18 November 2011 The United Nations human rights chief today hailed the creation of Brazil’s truth commission as an important first step towards promoting healing and investigating the violations that took place during the political repression of 1946 to 1988.
“This development shows Brazil’s commitment to addressing human rights at home, as well as elsewhere in the world,” said High Commissioner for Human Rights Navi Pillay.
“It is an essential and welcome first step towards healing the country’s wounds and clarifying past wrongs,” she stated, as the bill establishing the National Truth CommissThis development shows Brazil’s commitment to addressing human rights at home, as well as elsewhere in the worldion was signed into law today.
Nearly 500 people are said to have either been killed or forcibly disappeared under Brazilian military rule during the 42-year period, according to a news release issued by the UN human rights office (OHCHR).
The idea of a truth commission had been contemplated for many years and was provided for in the country’s Third National Human Rights Programme in 2010. However, it only recently passed the final legislative hurdles in Parliament.
The bill was signed into law by President Dilma Rousseff, who was herself a victim of the types of violation the new body will investigate. She also promulgated a Law for Public Access to Information, which aims in part to enable the commission to bring facts and information into the public arena.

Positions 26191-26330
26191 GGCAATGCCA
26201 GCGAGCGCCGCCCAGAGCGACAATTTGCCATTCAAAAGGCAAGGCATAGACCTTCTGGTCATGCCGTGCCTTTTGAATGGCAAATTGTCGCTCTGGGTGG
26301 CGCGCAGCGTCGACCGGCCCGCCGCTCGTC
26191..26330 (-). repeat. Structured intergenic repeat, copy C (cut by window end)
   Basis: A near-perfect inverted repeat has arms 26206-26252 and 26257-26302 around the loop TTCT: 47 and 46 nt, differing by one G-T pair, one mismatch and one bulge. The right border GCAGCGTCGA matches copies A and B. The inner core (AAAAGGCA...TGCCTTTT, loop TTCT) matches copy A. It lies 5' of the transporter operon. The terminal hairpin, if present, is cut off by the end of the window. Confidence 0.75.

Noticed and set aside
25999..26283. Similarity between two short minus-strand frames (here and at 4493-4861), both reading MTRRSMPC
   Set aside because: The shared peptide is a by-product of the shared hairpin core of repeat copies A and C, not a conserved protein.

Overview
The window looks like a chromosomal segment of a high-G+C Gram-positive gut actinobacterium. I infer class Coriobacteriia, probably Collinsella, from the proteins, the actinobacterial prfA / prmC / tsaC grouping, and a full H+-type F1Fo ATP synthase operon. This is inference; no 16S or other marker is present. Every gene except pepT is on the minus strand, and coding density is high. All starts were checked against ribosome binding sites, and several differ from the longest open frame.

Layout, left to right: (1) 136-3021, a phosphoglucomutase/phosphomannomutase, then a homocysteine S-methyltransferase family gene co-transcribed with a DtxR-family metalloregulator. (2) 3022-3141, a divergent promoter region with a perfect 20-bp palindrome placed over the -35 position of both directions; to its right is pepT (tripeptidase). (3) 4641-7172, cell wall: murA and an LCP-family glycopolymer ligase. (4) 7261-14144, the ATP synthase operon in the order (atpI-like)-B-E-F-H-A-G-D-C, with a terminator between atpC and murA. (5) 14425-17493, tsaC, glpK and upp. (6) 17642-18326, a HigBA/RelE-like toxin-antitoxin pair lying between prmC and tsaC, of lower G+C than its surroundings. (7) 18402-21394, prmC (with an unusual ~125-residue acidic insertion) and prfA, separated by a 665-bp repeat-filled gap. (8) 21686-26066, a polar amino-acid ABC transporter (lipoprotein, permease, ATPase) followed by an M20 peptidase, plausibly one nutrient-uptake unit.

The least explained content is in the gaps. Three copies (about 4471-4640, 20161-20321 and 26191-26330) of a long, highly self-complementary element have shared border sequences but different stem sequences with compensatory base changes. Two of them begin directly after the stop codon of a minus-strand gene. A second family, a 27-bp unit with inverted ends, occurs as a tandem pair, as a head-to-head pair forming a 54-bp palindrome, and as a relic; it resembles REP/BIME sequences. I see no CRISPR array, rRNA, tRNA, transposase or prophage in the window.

The commission will consist of seven members with a two-year mandate to investigate violations. OHCHR hopes that this will lay the groundwork for future accountability for those responsible for killings, torture, forced disappearances and other human rights atrocities.
“Ultimately, the commission’s work, including bringing victims’ often searing testimonies into the open, should help Brazilians understand and recognize their own history which has up until now often been disputed or denied,” the High Commissioner said.
She noted that her office has gathered considerable experience over the years in supporting States in their efforts to pursue effective transitional justice measures.
“Experience has frequently shown that societies cannot fully enjoy sustainable development and reconciliation without addressing past human rights abuses,” she said. “As a rising political and economic power, Brazil’s clear acknowledgment of this is a very important development both in the region and at the global level.”
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